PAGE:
Show Summary Details

Page of

Printed from Oxford Classical Dictionary. Under the terms of the licence agreement, an individual user may print out a single article for personal use (for details see Privacy Policy and Legal Notice).

date: 20 March 2023

intolerance, intellectual and religiouslocked

intolerance, intellectual and religiouslocked

  • Simon Hornblower


For most Greek states our evidence is too poor and patchy for us to be able to say much. We know a little about 5th-cent. bce Athens. Sir K. Popper famously praised it as an ‘open society’ but the tolerance of that society had limits. There is some evidence for literary censorship, though of a haphazard and perhaps ineffective sort. *Phrynichus(1) got into trouble near the beginning of the century for putting on a *tragedy dealing with a sensitive political topic (Hdt. 6.21). Between 440 and 437 bce there were formal restrictions on ridicule in theatrical comedy (Fornara no. 111 with the important discussion of ‘political censorship’ at DFA3 364; cf. comedy (greek), old, § 4). On the other hand there were (Dover and Stone) no ‘witch-hunts’ against intellectuals, though *Anaxagoras and other associates of *Pericles(1) were prosecuted in the courts. Anaxagoras' ostensible offence was impiety, and the decree of *Diopeithes, if historical, would provide hard evidence for public control of religious teaching.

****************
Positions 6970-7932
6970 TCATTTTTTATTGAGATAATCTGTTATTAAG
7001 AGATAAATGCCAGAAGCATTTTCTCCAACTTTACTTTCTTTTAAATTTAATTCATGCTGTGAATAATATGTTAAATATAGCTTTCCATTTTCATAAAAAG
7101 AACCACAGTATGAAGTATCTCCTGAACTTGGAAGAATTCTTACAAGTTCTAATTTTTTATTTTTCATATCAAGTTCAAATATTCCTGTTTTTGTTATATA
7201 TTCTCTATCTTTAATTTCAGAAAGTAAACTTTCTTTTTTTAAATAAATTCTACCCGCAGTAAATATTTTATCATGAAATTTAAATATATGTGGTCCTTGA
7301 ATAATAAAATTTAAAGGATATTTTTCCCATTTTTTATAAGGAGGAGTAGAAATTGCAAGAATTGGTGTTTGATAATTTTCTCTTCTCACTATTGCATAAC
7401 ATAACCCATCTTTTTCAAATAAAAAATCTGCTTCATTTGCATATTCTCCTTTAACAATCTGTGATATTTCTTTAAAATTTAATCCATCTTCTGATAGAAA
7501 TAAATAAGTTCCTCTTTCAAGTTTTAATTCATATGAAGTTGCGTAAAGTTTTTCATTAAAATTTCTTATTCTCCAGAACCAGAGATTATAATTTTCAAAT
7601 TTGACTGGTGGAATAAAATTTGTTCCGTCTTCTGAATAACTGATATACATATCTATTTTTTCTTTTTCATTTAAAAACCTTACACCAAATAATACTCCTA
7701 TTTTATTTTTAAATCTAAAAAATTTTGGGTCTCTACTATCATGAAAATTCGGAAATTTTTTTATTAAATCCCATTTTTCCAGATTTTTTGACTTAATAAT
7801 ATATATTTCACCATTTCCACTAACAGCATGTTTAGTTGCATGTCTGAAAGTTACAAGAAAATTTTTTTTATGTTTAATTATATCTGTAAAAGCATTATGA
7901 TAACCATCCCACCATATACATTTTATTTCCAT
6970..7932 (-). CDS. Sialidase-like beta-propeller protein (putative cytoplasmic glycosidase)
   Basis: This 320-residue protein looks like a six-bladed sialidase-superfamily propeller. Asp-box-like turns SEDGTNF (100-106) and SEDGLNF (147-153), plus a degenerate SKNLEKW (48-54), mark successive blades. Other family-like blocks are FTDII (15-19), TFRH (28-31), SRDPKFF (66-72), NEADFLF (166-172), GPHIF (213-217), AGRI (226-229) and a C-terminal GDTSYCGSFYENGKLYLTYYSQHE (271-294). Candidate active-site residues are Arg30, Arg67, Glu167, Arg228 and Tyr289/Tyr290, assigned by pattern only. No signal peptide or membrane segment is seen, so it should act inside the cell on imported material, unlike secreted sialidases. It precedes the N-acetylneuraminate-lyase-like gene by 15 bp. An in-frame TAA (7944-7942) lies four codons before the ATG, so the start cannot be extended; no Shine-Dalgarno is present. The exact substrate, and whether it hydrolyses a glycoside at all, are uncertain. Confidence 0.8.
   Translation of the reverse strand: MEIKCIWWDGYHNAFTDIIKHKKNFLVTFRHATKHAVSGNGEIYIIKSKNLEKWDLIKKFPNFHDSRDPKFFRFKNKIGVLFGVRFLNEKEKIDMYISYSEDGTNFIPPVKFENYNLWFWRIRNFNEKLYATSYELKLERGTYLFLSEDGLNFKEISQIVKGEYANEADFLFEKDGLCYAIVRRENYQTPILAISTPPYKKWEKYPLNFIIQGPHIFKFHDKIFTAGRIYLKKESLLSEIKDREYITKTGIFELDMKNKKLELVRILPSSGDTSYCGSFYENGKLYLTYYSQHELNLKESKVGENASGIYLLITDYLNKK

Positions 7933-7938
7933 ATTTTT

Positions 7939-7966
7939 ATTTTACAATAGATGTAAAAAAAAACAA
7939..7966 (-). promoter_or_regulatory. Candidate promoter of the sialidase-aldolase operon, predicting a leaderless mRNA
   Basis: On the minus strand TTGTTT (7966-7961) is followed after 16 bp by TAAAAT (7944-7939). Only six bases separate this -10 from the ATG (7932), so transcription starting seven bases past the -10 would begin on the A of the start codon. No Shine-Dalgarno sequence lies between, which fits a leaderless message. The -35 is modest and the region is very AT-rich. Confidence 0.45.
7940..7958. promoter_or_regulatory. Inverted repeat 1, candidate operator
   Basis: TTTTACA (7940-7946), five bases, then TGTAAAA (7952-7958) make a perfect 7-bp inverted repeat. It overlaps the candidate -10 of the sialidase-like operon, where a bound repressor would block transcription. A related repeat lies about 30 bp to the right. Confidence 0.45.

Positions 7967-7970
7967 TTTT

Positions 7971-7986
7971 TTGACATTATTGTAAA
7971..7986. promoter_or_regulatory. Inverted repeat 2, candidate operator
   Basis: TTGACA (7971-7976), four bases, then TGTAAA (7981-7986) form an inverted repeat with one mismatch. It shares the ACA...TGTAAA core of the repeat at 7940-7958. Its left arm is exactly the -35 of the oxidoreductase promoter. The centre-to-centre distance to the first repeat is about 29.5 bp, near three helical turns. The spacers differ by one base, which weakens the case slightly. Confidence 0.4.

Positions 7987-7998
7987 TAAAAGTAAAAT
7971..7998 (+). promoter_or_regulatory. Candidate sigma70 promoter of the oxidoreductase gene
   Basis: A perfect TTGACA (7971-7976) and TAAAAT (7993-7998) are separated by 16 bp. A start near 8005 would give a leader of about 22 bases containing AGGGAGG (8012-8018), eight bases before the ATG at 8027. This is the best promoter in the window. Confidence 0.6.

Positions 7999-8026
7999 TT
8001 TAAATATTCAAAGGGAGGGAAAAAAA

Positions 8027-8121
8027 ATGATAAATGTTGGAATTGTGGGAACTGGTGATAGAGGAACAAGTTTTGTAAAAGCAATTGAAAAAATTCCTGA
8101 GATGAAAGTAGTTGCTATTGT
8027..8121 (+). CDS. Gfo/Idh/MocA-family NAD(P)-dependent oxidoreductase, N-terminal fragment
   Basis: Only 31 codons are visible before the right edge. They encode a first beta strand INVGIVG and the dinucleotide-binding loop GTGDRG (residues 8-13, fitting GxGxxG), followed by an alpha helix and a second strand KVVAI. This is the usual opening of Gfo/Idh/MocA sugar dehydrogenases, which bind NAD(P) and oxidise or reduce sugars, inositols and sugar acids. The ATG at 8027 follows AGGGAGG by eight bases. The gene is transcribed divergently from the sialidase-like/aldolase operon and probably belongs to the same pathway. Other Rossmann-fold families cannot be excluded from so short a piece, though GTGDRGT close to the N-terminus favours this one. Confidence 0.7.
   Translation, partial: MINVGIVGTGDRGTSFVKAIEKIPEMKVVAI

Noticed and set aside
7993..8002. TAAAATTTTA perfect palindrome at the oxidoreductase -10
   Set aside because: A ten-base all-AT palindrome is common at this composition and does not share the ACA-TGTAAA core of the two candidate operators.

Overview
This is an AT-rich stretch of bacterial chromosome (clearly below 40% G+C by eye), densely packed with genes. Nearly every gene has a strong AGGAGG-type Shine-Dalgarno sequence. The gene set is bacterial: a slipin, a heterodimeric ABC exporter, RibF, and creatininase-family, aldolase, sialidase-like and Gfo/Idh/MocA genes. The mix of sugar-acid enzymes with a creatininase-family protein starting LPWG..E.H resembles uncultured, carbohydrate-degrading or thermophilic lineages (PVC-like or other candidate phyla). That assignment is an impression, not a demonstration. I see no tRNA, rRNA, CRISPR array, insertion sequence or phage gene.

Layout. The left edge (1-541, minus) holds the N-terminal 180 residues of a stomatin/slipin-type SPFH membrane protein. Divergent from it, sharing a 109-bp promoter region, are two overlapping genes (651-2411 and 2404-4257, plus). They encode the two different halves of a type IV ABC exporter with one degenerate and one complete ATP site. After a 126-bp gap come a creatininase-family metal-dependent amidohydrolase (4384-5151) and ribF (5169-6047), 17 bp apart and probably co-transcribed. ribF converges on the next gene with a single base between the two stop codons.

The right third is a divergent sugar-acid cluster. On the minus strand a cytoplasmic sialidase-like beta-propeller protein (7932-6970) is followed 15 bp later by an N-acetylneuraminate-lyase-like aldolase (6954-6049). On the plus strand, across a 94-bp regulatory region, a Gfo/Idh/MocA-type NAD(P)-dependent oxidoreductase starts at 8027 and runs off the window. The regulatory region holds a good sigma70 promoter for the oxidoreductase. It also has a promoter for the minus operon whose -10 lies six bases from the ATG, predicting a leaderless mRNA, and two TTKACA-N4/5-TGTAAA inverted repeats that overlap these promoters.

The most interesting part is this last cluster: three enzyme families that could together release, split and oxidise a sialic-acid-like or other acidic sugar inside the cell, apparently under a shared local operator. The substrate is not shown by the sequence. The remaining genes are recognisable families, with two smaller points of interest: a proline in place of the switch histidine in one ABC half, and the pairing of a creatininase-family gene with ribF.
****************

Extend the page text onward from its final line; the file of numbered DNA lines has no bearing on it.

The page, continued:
• Greek Myth and Religion
  • Philosophy

You do not currently have access to this article


Please login to access the full content.


Access to the full content requires a subscription